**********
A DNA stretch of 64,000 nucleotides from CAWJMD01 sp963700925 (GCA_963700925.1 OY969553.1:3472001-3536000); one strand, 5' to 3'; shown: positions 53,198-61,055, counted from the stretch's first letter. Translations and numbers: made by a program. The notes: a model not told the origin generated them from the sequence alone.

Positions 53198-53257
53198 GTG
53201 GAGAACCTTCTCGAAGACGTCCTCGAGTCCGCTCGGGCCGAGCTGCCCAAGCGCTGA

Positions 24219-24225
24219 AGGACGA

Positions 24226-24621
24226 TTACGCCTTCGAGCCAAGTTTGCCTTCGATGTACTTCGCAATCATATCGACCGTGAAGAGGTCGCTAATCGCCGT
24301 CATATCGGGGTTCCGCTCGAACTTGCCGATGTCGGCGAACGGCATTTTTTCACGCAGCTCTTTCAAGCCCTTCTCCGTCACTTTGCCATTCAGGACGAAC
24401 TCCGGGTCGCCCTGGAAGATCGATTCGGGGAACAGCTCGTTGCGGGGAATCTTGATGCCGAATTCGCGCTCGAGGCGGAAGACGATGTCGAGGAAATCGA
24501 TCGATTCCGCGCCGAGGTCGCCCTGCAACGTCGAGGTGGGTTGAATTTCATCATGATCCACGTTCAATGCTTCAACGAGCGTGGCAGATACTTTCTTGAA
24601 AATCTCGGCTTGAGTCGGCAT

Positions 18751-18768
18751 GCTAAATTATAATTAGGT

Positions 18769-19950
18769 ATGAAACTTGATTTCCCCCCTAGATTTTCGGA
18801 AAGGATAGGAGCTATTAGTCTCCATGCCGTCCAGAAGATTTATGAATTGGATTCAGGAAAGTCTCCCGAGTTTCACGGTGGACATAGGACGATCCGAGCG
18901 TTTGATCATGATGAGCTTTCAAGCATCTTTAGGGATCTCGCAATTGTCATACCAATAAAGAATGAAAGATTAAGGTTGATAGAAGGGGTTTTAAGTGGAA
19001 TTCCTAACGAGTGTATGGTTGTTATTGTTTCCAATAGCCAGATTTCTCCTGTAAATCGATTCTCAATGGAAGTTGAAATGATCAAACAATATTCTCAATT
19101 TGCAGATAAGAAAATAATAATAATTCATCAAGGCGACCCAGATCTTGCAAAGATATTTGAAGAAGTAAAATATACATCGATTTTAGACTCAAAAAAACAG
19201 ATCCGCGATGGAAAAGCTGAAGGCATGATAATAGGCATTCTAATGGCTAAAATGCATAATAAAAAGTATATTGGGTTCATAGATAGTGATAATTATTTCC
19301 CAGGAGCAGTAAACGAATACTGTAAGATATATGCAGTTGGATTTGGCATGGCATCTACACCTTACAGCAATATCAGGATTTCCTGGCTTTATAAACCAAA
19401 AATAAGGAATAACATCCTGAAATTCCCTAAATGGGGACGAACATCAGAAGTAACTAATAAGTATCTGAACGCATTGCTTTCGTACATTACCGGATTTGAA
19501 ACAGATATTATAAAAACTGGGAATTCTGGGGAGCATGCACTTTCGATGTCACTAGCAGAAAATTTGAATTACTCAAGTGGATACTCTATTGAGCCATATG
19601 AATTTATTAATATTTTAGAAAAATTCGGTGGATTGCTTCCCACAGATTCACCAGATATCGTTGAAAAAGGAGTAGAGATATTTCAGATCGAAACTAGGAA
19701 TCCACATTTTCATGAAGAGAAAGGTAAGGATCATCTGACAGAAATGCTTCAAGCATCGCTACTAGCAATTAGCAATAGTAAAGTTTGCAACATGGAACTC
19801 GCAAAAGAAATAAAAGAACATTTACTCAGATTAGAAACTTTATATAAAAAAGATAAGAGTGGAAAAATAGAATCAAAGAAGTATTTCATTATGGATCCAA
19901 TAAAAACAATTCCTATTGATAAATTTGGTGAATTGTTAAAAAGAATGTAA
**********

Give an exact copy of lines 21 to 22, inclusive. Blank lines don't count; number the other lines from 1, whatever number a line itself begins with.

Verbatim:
19201 ATCCGCGATGGAAAAGCTGAAGGCATGATAATAGGCATTCTAATGGCTAAAATGCATAATAAAAAGTATATTGGGTTCATAGATAGTGATAATTATTTCC
19301 CAGGAGCAGTAAACGAATACTGTAAGATATATGCAGTTGGATTTGGCATGGCATCTACACCTTACAGCAATATCAGGATTTCCTGGCTTTATAAACCAAA